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 A001109 a(n)^2 is a triangular number: a(n) = 6*a(n-1) - a(n-2) with a(0)=0, a(1)=1. (Formerly M4217 N1760) 193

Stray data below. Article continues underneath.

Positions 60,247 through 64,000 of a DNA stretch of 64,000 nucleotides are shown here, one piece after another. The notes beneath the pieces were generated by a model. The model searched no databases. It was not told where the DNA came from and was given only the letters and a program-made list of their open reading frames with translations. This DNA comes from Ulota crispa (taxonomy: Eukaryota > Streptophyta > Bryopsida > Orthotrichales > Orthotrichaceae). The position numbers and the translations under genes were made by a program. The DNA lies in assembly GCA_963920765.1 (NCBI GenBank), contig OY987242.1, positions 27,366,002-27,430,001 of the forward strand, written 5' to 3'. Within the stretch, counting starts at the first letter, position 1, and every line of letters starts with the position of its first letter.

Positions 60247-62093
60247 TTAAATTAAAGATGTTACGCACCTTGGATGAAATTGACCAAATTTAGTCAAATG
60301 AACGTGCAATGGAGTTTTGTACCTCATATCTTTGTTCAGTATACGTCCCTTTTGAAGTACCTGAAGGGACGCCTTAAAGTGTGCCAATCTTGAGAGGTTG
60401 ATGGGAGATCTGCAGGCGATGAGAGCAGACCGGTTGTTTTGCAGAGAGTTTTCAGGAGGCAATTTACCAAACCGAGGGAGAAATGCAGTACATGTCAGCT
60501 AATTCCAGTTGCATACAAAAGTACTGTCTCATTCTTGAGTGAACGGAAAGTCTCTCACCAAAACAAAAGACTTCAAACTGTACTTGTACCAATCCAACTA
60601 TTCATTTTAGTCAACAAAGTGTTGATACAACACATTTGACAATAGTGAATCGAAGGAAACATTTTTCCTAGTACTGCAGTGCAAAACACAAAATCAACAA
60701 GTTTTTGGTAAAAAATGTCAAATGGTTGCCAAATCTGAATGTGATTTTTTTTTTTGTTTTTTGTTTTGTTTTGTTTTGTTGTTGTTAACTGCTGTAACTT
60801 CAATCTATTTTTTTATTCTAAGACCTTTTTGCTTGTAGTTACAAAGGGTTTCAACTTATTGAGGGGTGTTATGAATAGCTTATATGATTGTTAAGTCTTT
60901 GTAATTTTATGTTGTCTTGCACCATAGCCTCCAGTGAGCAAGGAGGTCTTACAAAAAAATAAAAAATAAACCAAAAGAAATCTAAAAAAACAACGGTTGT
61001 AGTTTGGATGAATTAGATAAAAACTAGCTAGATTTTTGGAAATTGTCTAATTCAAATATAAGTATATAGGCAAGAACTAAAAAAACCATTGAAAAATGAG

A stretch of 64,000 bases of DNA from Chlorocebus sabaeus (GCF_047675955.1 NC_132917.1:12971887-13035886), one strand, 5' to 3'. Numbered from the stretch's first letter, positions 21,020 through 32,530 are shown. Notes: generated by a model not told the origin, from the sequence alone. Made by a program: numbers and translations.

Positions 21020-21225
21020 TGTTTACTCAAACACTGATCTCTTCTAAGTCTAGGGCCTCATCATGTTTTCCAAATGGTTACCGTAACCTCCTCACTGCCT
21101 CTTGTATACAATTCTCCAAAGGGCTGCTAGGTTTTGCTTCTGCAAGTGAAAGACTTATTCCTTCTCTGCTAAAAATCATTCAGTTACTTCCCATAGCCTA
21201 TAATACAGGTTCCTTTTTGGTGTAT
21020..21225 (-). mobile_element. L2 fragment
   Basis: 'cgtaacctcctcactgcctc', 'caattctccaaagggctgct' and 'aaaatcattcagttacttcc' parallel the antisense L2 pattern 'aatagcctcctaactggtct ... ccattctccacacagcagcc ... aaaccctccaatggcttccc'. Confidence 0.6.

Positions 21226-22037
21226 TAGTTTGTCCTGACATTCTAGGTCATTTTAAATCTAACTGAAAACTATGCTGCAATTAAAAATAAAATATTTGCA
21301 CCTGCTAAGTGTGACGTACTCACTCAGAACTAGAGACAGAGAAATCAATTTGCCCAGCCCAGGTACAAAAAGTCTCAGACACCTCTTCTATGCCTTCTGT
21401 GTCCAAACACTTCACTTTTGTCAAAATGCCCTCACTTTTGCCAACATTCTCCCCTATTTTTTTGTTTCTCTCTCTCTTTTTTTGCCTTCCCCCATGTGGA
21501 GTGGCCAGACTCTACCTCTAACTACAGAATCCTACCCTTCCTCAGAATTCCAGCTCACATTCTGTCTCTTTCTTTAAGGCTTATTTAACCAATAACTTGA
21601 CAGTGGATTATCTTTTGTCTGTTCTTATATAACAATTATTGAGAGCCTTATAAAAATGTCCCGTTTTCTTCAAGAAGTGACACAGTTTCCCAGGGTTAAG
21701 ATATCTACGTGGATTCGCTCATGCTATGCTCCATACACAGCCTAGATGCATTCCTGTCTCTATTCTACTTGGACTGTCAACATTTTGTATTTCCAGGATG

0, 1, 6, 35, 204, 1189, 6930, 40391, 235416, 1372105, 7997214, 46611179, 271669860, 1583407981, 9228778026, 53789260175, 313506783024, 1827251437969, 10650001844790, 62072759630771, 361786555939836, 2108646576008245, 12290092900109634, 71631910824649559, 417501372047787720 (list; graph; refs; listen; history; text; internal format)